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Can I Get Social Security Disability if I Used to Work as a Stonemason?

Disability Benefits for Stonemasons

Stonemasons are professional tradesmen who are trained to do brick and stone work. They are also commonly referred to as blockmasons, brickmasons and bricklayers. These professionals use different types of stone to create structures like walls, fences, floors and other interior and exterior structures in and around commercial and residential buildings. Stonemasons use a variety of tools to perform their jobs such as levels, mallets, wedges, power saws and other specialized cutting and hand tools. It takes years of training for these individuals to learn about the different types of stonemason materials, the methods of the trade and the proper tools to use for each project.

Stonemasons face a number of risks each and every day on the job. Back injuries such as herniated and ruptured discs are common due to the weight of the materials being worked with. Falls are not uncommon and injuries resulting from accidental misuse of a tool can cause a serious long-term or permanent disability. One simple mistake or accident can result in a complete loss of a stonemason's ability to perform his or her job.

Work as a stonemason takes a high level of both physical and mental capability. If a stonemason faces a long-term or permanent disability that prevents them from performing their job duties, the financial ramifications can be overwhelming. Even worse, if the disability is not job related, the stonemason will not qualify for workers' compensation benefits. Fortunately, these individuals may qualify for Social Security Disability benefits should a disability arise.

Working with a Disability as a Stonemason

Stonemason's are highly-skilled craftsman. They are trained to do a specific type of work and if a disability leaves them unable to do that work, it is often very hard for them to find a different type of job in the national economy. Very few of the stonemason's skills will transfer to another career and a disability that would prevent a stonemason from performing his or her work would likely prevent them from performing most of the jobs that he or she would qualify for outside of the stonemason field.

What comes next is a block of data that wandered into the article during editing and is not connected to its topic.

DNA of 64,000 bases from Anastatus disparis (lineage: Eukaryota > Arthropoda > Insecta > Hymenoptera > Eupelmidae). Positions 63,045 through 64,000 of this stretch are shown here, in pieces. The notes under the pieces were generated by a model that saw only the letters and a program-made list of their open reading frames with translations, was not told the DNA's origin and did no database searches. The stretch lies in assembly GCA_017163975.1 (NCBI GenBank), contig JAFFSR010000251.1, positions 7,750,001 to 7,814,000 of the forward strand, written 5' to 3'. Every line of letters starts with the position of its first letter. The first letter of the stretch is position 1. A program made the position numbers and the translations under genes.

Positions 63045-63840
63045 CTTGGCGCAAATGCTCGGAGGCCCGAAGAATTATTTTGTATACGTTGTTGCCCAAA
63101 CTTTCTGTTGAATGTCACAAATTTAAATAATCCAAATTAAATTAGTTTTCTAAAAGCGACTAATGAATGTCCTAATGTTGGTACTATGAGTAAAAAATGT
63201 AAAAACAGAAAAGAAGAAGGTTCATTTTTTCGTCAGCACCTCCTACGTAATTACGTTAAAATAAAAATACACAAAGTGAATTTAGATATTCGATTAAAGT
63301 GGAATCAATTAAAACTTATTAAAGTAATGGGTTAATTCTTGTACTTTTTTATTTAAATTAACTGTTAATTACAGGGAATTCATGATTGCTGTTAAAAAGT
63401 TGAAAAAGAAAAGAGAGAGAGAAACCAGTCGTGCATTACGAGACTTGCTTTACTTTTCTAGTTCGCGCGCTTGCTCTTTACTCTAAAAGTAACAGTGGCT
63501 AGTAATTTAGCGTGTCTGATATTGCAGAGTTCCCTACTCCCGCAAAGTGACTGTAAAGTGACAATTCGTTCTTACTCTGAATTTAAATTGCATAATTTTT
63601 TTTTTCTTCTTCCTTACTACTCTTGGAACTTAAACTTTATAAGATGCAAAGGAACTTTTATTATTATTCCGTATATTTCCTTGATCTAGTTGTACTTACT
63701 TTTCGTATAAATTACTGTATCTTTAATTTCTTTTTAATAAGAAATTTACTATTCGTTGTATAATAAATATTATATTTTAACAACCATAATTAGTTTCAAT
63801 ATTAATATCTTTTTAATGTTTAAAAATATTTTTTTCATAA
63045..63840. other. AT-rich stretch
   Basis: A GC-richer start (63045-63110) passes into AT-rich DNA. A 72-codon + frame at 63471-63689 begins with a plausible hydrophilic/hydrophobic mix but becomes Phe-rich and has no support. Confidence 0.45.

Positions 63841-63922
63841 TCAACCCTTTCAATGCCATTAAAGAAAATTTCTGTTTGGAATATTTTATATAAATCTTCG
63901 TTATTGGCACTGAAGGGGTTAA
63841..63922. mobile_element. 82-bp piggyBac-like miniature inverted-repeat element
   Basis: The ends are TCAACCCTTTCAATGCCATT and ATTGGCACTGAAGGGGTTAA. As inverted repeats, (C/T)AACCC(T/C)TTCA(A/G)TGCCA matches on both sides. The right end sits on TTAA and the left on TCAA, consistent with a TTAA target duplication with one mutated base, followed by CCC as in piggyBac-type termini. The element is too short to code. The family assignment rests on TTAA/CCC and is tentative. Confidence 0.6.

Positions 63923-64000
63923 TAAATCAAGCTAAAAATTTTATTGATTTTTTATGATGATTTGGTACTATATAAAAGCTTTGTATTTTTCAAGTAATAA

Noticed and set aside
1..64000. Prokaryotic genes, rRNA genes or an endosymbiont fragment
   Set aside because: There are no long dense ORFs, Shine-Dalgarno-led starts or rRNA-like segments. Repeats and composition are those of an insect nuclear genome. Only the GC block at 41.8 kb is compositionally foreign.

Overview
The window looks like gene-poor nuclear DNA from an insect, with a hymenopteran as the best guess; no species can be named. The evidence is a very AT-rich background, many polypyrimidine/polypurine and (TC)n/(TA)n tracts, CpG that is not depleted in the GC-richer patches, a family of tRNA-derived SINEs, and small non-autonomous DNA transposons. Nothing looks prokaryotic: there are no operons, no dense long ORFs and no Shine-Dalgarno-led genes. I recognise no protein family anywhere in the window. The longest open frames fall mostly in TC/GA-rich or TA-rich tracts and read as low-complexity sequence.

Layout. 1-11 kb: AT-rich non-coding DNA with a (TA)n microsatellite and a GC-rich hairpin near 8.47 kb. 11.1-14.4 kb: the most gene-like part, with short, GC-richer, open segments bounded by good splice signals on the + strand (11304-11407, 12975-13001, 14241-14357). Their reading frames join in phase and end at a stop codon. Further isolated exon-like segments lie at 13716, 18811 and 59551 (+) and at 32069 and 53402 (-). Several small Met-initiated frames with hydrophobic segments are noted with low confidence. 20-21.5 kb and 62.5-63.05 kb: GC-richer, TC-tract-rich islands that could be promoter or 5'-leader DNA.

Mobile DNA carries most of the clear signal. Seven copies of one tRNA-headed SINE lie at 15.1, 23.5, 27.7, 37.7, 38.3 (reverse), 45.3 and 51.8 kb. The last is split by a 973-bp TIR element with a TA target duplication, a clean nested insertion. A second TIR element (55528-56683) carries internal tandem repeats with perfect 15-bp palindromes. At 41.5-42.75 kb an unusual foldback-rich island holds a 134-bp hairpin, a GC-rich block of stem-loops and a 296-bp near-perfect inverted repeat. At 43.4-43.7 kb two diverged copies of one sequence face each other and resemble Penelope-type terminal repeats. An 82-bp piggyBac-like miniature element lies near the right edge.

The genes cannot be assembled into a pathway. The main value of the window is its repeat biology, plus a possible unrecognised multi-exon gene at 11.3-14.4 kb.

For example, if a stonemason suffers a back injury that prevents them from performing their job duties, they may begin to look for work elsewhere. However, because they are only trained in doing highly-skilled physical labor, their disability would likely prevent them from performing all of the other jobs they would qualify for. This becomes an increasingly serious concern the older a stonemason becomes. For example, a stonemason who is fresh in the field and only 25 years old may be able to learn new skills and pursue a new career that is not as physically taxing. However, a seasoned stonemason who is fifty years old is less likely to adjust to a career in a new field.

If you have become disabled as a stonemason and are unable to learn the skills that would be required for a career that would accommodate your disability, it is important that you apply for Social Security Disability benefits as soon as possible. Chances are that you will need financial assistance from the SSA as soon as possible if you are unable to work. The longer you wait to apply for Social Security Disability benefits, the longer it will be before you can obtain the financial assistance you need.

Applying for Social Security Disability as a Stonemason

When a stonemason is applying for Social Security Disability benefits, the Social Security Administration will look at a number of different factors before approving or denying the disability claim. The age of the stonemason will be considered, as will the individual's residual functional work capacity. For example, a 25 year old stonemason who is suffering a back injury is less likely to be approved for disability benefits than a 50 year old stonemason who is suffering from the same disability. If the SSA determines that there is indeed sufficient residual functional work capacity (an ability to work) and retraining for a new vocation is possible, then the Social Security Disability Claim will be denied.

If you have suffered an injury that has prevented you from continuing your career as a stonemason and you are unable to perform any other type of work in the national economy, then you are entitled to Social Security Disability benefits. Proving this fact to the Social Security Administration, however, is another matter entirely. In order to do this, you may need to enlist the services of a qualified Social Security Disability advocate or attorney.

A disability advocate or attorney will help you complete your disability application in such a way that the SSA is very clear on how your condition impacts your ability to perform any type of work activity. If, for some reason, your initial disability claim is denied by the Social Security Administration, the professional you are working with can represent you through the disability appeal process. Statistics show that applicants who hire legal representation to assist them in a disability appeal are more likely to be awarded benefits than applicants who choose to represent themselves.